Food, Glorious food!

Following on from last week’s blog about siestas and tapas, I thought I would share with you some experiences that have helped me adapt to shopping for food here in Almeria.

If you are from a Northern Europe, or a large city elsewhere, you could probably choose any cuisine to cook or dine out on with ease. One of the attractions of of Almeria Province is that it is not commercialised or built up. As a result, the shops tend to reflect the needs of the locals – often including ex-pats.

It is also worth remembering that whilst Mexico and Spain share a language, they do not share a spice palate. The Spanish generally do not eat ‘spicy’ food. I have found it difficult to find fresh chilies, or hot paprika in a jar, for example. Fresh basil and coriander are also quite rare.
To solve this issue, when you see fresh chills or coriander – wash, chop into the required size and freeze ready for use in a salsa or chilli. Basil is not so easy to store whole – just enjoy it the day you see it with sliced tomatoes, mozzarella – with a little olive oil.

The Spanish are said to have a Mediterranean diet, and a lot of people look forward to eating this way when they move here. But the Mediterranean is a large sea with Spain at one end and Israel at the other. Italy is somewhere in the Middle; opposite Tunisia, hence the term ‘Mediterranean can be a little misleading.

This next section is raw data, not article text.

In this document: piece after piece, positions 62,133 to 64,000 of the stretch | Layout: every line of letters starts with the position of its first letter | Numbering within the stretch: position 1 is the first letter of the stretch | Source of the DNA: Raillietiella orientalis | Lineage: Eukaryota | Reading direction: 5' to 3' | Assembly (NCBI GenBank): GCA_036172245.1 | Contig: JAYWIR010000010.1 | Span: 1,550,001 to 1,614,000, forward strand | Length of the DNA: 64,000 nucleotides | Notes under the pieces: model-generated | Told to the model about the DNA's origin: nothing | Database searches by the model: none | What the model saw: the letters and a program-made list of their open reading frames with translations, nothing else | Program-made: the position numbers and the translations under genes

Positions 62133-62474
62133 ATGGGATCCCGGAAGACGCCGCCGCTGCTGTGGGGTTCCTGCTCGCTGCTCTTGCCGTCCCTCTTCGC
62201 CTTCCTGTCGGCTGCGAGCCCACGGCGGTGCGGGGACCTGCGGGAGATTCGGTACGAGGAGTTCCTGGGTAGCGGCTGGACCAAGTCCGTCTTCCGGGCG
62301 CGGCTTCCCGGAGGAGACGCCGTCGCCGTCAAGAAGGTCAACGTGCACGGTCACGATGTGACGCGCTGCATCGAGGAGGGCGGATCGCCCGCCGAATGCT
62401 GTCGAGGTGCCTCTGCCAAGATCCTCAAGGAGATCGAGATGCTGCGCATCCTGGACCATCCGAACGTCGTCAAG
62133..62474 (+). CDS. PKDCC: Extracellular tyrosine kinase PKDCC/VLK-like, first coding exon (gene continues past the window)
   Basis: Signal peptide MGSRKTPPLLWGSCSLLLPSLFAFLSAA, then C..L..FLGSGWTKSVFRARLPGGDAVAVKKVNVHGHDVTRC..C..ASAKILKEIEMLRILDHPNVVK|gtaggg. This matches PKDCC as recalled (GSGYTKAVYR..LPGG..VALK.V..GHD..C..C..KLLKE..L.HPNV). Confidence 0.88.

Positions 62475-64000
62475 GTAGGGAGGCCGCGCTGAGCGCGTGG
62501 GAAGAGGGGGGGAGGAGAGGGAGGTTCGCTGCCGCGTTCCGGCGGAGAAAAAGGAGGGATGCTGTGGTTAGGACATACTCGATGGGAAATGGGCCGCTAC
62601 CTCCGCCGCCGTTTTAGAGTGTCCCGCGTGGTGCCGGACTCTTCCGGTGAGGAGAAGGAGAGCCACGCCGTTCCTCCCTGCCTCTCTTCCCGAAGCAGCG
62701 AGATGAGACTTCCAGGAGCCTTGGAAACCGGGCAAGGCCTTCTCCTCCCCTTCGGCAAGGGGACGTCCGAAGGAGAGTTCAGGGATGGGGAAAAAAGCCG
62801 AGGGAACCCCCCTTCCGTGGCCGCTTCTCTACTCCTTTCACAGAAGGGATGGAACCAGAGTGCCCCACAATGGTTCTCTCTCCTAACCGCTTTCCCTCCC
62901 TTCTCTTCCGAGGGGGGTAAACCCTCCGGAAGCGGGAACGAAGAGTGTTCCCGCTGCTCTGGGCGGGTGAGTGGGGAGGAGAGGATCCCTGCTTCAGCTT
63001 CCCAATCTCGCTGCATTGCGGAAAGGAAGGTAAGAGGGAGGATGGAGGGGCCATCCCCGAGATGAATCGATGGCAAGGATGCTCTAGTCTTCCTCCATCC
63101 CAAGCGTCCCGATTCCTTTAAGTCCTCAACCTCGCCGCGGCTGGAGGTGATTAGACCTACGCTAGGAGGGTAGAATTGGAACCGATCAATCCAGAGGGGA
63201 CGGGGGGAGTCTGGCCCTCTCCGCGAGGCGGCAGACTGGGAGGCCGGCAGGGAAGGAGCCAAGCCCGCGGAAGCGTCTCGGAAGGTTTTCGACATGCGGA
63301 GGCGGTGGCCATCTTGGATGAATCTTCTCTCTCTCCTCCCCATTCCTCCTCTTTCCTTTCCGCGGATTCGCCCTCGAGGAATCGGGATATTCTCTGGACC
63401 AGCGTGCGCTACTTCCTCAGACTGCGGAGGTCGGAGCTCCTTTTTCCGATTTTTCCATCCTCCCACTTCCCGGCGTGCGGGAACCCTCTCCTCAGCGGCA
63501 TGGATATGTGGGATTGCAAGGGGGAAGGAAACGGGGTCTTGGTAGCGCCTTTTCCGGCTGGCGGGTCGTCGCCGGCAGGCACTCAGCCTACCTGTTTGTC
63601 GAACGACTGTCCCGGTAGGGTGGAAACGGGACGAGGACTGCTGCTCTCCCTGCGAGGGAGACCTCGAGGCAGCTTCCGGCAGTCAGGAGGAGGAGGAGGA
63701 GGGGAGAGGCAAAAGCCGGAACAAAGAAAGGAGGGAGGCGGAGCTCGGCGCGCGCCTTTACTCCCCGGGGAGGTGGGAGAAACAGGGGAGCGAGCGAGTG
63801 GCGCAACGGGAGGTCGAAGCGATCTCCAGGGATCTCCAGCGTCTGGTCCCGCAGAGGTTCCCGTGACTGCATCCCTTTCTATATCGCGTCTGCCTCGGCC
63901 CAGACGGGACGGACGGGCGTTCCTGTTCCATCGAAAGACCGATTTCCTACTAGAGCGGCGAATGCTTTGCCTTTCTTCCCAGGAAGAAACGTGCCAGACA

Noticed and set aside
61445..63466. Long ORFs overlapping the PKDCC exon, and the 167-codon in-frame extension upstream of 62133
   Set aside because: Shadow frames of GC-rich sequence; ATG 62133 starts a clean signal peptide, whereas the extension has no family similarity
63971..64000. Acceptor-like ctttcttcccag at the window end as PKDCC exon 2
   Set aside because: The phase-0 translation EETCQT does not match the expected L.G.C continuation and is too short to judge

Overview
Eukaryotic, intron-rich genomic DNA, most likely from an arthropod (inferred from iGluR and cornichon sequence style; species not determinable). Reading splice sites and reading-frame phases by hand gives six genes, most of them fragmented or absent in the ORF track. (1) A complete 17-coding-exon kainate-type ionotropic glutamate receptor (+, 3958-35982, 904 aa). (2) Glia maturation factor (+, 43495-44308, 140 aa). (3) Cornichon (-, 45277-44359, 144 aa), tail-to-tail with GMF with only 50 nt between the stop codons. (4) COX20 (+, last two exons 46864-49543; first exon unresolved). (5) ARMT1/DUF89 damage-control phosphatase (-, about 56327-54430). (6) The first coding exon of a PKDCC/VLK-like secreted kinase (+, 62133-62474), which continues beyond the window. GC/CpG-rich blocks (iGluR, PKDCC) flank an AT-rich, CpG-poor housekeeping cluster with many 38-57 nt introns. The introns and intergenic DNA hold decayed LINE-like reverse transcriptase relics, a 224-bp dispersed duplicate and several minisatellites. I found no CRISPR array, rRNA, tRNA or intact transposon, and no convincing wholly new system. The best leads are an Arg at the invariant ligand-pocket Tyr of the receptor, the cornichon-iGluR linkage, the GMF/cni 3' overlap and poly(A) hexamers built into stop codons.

Make the most of the seasonal fruits and vegetables, and base your cooking around these. Tomatoes will always be available, as will sweet peppers and courgettes. Obviously Spanish Onions are a great staple too. In Almeria there are many date palms – making this a popular snack or dessert base.

You won’t see many cows this far south, though, due to a lack of grass, so dairy produce is generally cured, hard cheeses (Curado) or goats cheese (hard or soft). ‘Beef only’ minced meat is available – but often it is mixed with pork and called ‘hamburger meat’.

Pulses (Pintas) such as kidney beans, brown beans or chick peas come in jars rather than cans here. As you begin to adapt to eating more vegetables, and of course fish, try swapping pulses for meat. For me, a three-been chilli is a great alternative to the traditional meat version.

Start or finish with dates stuffed with goats cheese – and you have a quick, economical meal you can serve serve to friends on any fiesta.

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